NMSAT :: Networked Music & SoundArt Timeline

1890 __ The Berliner Gramophone — Hearing tubes
Comment : “The Berliner Gram-o-phone.A talking machine for the family at so low a price that it is brought within purchasing power of everybody, is one of the latest achievements of scientific invention.Talks distinctly, sings every song with expression, plays the piano, cornet, banjo, and in fact every musical instrument with precision and pleasing effect. The plate called “The Morning on the Farm” gives a perfect reproduction of the lowing of cattle, crowing of the rooster, the call of the hawk, the neight of the horses, the bleating of the sheep, and in fact every sound which is familiar to the farmyard. The records are endless in variety, including nearly every song you are acquainted with. Accompanying illustration (above) show the machine operated with hearing tubes for three people. Tubes for two peope go with each machine. Extra hearing tubes, so that any number of people may hear, are furnished at 75 cents extra for each person. Two records are included with every machine. Extra records 60 cents each, $6.00 per dozen. Outfit.The Outfit includes Talking Machine, Style 1/2, provided with revolving table covered with felt, fly-wheel so balanced as to turn evenly and arm which holds the sound-box with reproducing diaphragm, rubber tubes as described above. Box of 100 needles. All nicely packed in a box and sent express prepaid to any point in the United States upon receipt of price. Send Money by Postal Note, Express Money-order or New York Draft. Special Offer.With each Machine ordered before Nov. 10th, we will include an Amplifying horn.National Gramophone Company, 874 Broadway, New York City. (Berliner Gramophone Ad, courtsey of Archives center, National Museum of Amercian History; cited by Jonathan Sterne, p. 164)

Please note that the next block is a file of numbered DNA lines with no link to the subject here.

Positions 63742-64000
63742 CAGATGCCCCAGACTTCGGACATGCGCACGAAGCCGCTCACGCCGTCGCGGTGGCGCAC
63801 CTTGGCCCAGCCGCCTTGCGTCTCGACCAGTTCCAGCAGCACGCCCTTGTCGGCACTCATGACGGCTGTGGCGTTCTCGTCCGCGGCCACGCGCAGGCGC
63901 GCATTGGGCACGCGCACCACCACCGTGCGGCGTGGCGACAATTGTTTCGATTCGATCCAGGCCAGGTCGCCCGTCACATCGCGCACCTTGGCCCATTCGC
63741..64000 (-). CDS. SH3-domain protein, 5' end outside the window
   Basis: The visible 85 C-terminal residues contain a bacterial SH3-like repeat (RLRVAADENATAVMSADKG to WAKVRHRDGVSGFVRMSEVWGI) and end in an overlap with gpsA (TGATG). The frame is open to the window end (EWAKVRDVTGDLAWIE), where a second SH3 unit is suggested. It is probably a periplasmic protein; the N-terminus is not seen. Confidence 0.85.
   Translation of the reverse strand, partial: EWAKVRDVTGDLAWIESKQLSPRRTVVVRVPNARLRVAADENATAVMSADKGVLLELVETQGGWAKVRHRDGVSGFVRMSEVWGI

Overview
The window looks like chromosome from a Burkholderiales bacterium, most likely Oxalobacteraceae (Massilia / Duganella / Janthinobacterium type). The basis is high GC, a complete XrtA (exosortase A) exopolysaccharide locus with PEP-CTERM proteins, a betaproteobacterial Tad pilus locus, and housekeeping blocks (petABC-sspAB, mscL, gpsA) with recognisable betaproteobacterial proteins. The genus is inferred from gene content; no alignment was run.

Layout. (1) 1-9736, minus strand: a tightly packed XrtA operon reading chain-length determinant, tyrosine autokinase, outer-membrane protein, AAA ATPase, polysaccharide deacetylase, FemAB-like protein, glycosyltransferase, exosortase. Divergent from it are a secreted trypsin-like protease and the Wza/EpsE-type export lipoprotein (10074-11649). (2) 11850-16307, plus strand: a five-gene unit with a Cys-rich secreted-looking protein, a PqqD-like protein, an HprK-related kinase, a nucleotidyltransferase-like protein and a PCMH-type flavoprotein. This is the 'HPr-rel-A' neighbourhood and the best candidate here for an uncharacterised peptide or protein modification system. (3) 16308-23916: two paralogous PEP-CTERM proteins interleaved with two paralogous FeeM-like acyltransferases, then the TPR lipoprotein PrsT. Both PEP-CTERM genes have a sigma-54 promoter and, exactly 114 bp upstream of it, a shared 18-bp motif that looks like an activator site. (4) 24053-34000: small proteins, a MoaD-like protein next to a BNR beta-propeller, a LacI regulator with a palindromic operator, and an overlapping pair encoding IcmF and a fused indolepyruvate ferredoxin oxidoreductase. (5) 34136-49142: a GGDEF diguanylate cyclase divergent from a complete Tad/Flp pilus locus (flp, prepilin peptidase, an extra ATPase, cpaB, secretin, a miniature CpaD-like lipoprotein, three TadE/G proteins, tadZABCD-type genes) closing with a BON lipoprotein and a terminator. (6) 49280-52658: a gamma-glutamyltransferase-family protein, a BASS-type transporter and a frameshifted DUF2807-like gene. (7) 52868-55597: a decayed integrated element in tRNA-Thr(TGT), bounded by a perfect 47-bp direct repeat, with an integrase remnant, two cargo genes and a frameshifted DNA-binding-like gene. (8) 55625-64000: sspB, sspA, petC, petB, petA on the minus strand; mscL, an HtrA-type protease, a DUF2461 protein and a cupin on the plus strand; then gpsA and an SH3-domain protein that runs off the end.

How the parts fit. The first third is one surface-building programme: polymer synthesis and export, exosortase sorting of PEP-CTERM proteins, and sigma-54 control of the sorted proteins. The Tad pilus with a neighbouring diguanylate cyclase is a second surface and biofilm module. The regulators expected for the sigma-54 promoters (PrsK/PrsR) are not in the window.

Source : Sterne, Jonathan (2003), “The Audible Past - Cultural Origins of Sound Reproduction”, Durham & London : Duke University Press, p. 164.

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